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Choosing Choice: An Assessment of Children's Preference to Choose

The current study examined the effects of choosing among alternatives for five children in a series of experiments. In the first, a concurrent-chains arrangement was used to assess all participant’s preferences for choice making. Initial link selections resulted in access to terminal links in which the completed task resulted (a) the choice of identical reinforcers (choice), (b) the delivery of an identical reinforcer (no-choice), or (c) no reinforcer delivered (control). One of the five participants showed an initial preference for choice, the others had either an inconsistent preference or were indifferent. Additional evaluations were conducted (Experiments 2 and 4) to demonstrate whether preference for choice could be established by either increasing variability of the stimuli, or by increasing the number of stimuli from which to choose. Choice-link selections increased for one participant when more items were available from which to choose and for another participant when the items from which to choose varied. Experiment 3 and 5 quantified the value of the opportunity to choose using progressively increasing schedule requirements during the choice terminal link for the three children who demonstrated a preference for choice. All three children continued to select the choice link even when the schedule requirements in the choice link were much higher than that in the no-choice link.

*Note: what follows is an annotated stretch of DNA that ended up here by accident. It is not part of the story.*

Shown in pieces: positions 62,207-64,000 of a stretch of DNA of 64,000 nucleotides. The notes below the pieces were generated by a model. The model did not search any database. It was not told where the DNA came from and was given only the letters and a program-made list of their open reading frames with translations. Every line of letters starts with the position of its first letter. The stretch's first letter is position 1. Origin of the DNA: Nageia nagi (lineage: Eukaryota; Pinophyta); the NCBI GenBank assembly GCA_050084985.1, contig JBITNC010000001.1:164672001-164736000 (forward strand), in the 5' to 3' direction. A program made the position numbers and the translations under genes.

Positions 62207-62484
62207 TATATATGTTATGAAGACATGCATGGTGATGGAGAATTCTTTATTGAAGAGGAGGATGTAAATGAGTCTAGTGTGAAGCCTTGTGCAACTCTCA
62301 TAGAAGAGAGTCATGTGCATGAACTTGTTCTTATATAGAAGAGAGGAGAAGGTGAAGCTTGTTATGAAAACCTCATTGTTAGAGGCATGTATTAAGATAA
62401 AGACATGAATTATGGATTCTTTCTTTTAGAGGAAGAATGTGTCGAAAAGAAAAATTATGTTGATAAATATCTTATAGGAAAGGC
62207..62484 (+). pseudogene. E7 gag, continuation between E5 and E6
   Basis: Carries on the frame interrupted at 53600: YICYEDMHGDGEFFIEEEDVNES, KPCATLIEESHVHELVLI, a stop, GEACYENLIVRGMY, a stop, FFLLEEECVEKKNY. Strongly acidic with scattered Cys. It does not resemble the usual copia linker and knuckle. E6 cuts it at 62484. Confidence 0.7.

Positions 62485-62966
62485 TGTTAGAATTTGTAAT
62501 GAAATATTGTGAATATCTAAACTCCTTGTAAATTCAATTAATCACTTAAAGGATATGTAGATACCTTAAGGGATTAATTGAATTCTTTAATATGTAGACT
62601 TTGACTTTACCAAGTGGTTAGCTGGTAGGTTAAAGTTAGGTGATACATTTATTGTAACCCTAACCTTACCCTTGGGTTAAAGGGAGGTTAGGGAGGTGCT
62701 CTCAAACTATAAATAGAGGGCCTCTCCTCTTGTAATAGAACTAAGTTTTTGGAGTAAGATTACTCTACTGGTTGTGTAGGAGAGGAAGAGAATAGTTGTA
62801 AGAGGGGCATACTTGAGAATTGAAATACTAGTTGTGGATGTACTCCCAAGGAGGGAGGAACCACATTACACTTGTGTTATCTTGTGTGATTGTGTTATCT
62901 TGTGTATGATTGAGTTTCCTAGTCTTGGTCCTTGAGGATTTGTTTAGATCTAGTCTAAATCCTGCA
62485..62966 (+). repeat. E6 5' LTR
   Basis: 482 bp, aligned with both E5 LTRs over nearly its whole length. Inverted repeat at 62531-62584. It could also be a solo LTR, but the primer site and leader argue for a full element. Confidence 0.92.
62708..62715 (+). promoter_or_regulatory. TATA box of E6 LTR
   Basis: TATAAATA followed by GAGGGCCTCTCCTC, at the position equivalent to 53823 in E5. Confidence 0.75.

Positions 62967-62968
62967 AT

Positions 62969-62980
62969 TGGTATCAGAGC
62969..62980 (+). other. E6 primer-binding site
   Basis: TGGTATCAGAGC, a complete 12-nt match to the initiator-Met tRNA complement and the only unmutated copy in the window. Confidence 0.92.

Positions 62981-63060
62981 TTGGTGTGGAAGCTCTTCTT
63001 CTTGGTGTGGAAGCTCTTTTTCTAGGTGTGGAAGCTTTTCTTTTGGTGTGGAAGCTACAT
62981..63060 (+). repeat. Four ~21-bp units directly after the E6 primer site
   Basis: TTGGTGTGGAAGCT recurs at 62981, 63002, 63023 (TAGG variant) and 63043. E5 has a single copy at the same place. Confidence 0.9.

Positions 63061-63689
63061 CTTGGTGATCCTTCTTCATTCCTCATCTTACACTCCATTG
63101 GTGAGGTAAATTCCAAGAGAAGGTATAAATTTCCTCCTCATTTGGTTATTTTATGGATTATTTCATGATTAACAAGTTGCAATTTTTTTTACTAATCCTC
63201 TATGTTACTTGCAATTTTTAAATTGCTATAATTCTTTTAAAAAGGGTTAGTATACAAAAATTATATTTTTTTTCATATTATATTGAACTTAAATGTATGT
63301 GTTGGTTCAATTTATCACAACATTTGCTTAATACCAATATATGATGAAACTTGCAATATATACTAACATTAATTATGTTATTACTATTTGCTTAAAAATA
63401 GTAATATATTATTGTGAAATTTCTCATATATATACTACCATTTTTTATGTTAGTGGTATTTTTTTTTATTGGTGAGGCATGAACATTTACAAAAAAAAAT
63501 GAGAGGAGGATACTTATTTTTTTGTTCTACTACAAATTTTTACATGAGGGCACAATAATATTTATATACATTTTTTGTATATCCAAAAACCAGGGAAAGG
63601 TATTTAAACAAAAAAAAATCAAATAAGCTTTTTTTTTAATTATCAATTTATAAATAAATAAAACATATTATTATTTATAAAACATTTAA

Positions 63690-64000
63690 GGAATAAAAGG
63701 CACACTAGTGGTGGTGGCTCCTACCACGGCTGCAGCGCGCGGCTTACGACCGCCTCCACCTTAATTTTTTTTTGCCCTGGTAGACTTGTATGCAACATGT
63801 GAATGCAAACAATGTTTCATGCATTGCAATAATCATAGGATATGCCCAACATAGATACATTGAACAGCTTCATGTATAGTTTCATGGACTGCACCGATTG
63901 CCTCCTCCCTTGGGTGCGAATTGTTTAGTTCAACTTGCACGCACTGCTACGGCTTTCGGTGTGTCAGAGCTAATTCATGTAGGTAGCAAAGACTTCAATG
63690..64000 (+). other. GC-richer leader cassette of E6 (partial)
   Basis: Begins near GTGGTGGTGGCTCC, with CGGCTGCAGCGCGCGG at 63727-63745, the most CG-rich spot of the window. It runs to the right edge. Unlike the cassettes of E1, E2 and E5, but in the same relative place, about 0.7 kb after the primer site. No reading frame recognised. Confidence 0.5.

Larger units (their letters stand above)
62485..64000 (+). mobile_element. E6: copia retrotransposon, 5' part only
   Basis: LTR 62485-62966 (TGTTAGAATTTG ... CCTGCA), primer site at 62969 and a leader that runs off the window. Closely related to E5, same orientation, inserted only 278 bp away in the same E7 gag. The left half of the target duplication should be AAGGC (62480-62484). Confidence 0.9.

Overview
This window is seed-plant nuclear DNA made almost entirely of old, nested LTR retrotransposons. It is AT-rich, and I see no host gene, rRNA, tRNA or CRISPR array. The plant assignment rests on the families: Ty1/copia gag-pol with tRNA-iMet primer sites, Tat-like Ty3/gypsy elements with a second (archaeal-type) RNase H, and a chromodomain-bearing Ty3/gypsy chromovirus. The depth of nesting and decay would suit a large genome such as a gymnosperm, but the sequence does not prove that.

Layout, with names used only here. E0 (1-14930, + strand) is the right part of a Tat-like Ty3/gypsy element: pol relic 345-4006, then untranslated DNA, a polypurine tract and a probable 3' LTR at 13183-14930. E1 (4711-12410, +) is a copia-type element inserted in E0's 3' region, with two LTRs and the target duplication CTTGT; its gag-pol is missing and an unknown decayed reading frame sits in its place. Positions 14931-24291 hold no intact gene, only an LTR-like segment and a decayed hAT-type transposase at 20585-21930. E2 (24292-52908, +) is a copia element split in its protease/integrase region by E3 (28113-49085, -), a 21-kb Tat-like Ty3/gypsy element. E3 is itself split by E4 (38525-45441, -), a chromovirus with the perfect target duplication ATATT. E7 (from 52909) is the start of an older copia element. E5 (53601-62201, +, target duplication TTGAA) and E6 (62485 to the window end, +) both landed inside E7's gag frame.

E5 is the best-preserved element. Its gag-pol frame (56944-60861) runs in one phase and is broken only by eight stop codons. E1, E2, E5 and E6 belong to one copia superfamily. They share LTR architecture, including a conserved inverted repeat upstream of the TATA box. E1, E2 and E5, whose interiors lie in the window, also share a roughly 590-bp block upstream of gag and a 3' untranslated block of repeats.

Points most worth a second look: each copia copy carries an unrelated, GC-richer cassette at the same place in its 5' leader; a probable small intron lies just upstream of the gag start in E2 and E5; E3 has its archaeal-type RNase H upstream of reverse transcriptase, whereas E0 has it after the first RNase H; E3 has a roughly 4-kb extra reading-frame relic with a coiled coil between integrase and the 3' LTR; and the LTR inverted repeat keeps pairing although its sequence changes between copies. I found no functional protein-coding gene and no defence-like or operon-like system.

Type of thesis
Penman, J. A. (2016). Choosing Choice: An Assessment of Children’s Preference to Choose (Thesis, Master of Applied Psychology (MAppPsy)). University of Waikato. Retrieved from https://hdl.handle.net/10289/10874
University of Waikato
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